Wednesday, 26 August 2009

Great South Run - 59 days to go!

I’ve been experimenting with Photobucket, so I hope that you will be seeing a slideshow of the route of yesterday’s run! It was a hot and sunny day, although there was a strong breeze whipping across the water that did knock me a little off balance. I’m always very cautious when running along the riverside path – don’t want to go falling in! That happened to me once when I was a teenager – I fell in the River Calder up to my neck whilst out on a fishing trip with my friend. At the time it was one of the most polluted rivers in the country, so my biggest concern was did I swallow any of that poisonous filth? Never caught any fish there, although in theory you could just catch the dead ones floating on the surface. My friend would throw in a handful of groundbait and the hit the fish over the head as they came to feed! Sorry, I digress! The River Itchen is much cleaner than the Calder was, especially as you move upstream. Beyond the weir the water becomes much calmer and clearer as it is not affected at this point by the tidal processes that stir up the mud and murk further down.

I started off feeling quite good, but quickly started to feel the effects of the heat. I wasn’t sure if I should continue and run the whole distance I had planned – a loop of 4.5 miles and a repeat of my previous run, but thought I would carry on and give it a go. I’m not great in hot weather, and it can be confusing now I have diabetes, because you’re never sure whether the heat is making you feel bad or if your blood sugar levels are dropping low. My level was 8.9 mmol/l at the start, which is pretty much perfect for the length of run I had planned, but I did have the sensation that perhaps it was falling rather faster than normal. Heat can affect levels, as can just about everything else as far as diabetes is concerned – you really don’t appreciate just how much you have to take into account, looking backwards and forwards, what you ate, when you ate, how active you were or will be. The list at times seems to factor in so many possibilities that it ends up like some impenetrable mathematical theorem - Bolus = ∑((∂x+∂y)*√( Ωz-(4xy2/3rs)≤ п(∞3)) – or some such!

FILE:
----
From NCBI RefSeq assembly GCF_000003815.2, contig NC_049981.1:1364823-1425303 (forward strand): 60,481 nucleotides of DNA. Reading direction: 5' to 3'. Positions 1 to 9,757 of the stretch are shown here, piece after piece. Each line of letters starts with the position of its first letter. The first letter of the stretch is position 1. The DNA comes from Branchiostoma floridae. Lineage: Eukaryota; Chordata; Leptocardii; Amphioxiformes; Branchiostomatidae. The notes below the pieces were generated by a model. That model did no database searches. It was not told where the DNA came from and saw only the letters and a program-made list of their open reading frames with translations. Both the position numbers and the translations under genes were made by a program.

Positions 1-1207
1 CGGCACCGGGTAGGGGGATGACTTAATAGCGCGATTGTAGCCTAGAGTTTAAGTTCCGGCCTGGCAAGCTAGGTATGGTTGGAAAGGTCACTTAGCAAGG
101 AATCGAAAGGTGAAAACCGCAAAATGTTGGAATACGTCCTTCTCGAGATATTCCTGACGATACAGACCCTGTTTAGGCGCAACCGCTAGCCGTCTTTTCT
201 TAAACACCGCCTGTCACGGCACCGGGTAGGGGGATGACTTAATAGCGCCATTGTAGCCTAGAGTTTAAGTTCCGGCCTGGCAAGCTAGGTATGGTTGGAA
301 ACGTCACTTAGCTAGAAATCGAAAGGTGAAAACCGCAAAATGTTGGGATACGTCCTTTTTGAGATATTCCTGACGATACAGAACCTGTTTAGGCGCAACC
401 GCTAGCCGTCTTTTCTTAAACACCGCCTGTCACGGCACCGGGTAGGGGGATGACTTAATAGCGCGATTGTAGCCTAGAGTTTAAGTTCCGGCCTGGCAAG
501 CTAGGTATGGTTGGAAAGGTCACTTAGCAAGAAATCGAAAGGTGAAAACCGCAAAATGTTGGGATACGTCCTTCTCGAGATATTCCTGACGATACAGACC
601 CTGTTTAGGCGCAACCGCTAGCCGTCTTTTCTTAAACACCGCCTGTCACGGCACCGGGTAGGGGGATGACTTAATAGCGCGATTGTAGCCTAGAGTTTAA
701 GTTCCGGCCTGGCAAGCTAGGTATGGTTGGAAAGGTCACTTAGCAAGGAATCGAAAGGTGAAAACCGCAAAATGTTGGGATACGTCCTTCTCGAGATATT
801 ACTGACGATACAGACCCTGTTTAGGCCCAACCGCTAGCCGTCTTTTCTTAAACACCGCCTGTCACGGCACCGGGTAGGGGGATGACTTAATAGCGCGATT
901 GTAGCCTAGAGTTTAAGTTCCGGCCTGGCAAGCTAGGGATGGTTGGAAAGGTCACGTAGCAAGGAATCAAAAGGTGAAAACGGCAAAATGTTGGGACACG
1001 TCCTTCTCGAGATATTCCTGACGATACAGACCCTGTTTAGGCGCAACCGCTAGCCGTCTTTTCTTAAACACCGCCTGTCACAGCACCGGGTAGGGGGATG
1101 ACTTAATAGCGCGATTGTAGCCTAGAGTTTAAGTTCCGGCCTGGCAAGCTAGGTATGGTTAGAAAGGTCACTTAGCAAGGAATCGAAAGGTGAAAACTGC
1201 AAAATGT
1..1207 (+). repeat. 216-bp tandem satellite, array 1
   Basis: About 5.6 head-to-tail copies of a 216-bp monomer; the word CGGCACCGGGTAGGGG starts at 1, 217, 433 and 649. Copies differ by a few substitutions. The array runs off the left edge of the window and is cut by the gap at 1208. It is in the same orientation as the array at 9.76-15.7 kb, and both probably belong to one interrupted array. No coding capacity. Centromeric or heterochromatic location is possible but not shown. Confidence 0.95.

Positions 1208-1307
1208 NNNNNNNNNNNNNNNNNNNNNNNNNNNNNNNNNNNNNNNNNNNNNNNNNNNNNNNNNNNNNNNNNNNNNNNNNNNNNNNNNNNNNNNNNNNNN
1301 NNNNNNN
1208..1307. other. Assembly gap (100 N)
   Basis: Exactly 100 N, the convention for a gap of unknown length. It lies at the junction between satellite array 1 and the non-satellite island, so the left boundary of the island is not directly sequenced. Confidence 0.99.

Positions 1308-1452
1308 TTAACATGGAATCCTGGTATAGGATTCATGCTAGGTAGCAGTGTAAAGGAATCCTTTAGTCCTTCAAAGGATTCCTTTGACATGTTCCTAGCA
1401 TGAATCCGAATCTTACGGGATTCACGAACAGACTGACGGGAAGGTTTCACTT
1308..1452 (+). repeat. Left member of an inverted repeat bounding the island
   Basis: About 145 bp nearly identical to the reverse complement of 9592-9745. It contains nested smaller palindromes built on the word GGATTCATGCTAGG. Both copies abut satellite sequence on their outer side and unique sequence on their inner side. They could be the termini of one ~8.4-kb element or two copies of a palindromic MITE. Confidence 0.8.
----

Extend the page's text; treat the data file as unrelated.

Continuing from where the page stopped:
I don’t like to stop and walk, even for a moment. Once you stop then it can be very difficult to get going again and even if you do, you are more likely to want to stop again soon! So, I hung on for as long as I could. I still had to get home of course, so the only really change would be that I would be going at a slightly slower (i.e. walking) pace. I decided that I should cut the run short and head back for home. The problem wasn’t so much with my legs being tired, but that the bright sunshine was making me feel rather queasy, which in turn affects my breathing. I was hoping that, when I left the park and had to cross the road, the lights would be against me and force me to wait a few moments before continuing. This was ‘allowed’ and didn’t really count as ‘stopping’ as you can’t just run out in front of traffic! Thankfully, there was a steady stream of traffic that had to pass by before I could cross, so I got my much hoped for respite before the short climb uphill and then down the road to home.

Overall, a little disappointing to have curtailed the run, and also to have run at such an unimpressive pace, but a run nonetheless. There will always be days when things aren’t quite as you planned – hopefully not on race day! As it turned out, my blood sugar levels had fallen much more than normal, with a drop of 3.5 mmol/l. Normally, I would expect a fluctuation up or down of no more than 1.5 mmol/l, so clearly the heat had had an effect!

Tuesday August 25th, 2009
3.69 miles
37’ 06”
Blood glucose before (1.5 hour)
Blood glucose after

1 comment:

  1. I'm really enjoying reading your experiences with exercise as it validates some of my experiences. Especially with the added aspect of heat and how it makes you queasy. It does the same to me. I find my BG falling much quicker in the heat too. Back to reading more!